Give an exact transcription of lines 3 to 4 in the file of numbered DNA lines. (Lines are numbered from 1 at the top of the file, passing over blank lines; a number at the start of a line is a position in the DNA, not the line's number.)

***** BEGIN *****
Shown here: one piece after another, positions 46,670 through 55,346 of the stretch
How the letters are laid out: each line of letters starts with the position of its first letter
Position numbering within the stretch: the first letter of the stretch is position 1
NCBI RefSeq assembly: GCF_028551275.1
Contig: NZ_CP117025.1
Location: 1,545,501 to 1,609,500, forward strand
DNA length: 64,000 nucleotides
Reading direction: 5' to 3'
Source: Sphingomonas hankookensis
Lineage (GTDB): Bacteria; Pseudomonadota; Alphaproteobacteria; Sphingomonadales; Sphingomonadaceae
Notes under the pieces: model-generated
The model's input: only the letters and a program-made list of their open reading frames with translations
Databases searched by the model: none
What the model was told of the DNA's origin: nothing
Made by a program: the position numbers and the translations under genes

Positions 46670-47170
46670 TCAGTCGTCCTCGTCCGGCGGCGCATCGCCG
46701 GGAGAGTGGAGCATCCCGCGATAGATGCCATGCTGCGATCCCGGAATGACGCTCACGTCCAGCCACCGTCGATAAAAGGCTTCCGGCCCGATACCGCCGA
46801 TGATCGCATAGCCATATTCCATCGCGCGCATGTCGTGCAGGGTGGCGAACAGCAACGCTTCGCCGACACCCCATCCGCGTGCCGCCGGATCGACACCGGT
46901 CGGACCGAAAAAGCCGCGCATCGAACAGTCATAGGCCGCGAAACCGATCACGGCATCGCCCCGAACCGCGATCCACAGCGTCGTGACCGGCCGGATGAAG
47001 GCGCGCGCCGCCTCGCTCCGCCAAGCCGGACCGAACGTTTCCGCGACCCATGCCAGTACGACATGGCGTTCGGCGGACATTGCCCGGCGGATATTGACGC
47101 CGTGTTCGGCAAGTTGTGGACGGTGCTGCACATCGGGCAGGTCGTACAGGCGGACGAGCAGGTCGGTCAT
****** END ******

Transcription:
Position numbering within the stretch: the first letter of the stretch is position 1
NCBI RefSeq assembly: GCF_028551275.1